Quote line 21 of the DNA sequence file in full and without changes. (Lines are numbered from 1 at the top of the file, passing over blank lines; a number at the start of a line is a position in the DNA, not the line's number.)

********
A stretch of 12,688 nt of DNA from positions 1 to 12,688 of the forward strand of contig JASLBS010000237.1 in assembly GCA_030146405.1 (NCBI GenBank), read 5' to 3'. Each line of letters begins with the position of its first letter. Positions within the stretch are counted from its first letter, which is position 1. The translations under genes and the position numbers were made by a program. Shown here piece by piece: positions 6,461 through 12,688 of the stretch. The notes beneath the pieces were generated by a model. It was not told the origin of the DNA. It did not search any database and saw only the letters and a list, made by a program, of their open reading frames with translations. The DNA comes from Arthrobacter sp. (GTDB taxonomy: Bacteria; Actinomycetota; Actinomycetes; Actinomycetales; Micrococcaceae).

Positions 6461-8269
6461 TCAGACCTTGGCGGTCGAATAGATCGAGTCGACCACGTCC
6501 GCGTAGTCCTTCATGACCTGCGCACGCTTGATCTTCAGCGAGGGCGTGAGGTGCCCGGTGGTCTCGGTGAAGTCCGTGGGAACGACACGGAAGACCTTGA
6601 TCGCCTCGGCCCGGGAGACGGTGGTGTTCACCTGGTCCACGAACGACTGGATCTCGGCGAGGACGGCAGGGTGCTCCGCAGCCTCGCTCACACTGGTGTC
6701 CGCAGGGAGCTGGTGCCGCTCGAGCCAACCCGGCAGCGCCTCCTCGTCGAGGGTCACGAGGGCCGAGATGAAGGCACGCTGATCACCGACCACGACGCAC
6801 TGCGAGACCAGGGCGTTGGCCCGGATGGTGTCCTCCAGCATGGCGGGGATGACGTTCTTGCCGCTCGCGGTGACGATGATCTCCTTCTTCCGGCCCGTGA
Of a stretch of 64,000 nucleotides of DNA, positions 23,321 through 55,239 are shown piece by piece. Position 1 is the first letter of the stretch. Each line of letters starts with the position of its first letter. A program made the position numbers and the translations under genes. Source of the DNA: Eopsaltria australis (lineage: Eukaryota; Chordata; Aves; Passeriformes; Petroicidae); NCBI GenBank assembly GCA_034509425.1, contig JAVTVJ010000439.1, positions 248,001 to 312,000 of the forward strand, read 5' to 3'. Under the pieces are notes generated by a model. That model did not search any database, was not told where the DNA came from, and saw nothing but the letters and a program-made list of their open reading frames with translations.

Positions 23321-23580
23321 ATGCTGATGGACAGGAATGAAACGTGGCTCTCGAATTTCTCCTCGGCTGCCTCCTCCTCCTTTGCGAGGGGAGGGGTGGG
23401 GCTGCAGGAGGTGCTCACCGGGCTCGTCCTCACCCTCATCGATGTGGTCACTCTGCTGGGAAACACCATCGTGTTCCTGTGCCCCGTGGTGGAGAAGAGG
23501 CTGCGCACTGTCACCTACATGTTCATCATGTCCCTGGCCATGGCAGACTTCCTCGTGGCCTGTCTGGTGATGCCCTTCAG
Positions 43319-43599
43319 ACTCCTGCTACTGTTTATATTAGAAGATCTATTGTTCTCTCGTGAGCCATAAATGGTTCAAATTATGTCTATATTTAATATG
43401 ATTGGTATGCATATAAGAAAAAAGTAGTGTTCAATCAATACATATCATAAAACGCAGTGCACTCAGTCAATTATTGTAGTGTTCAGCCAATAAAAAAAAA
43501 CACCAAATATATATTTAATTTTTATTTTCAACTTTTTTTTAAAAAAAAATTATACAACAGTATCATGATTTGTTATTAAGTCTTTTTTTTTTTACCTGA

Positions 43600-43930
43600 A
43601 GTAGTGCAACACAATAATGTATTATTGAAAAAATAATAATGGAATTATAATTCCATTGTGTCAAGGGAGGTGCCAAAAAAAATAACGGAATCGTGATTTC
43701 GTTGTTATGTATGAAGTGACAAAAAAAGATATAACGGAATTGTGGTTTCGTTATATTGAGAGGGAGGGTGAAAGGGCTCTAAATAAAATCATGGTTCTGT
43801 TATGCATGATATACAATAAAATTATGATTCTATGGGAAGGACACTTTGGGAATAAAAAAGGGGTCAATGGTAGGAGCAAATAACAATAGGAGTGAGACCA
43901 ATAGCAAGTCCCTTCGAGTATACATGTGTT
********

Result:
43801 TATGCATGATATACAATAAAATTATGATTCTATGGGAAGGACACTTTGGGAATAAAAAAGGGGTCAATGGTAGGAGCAAATAACAATAGGAGTGAGACCA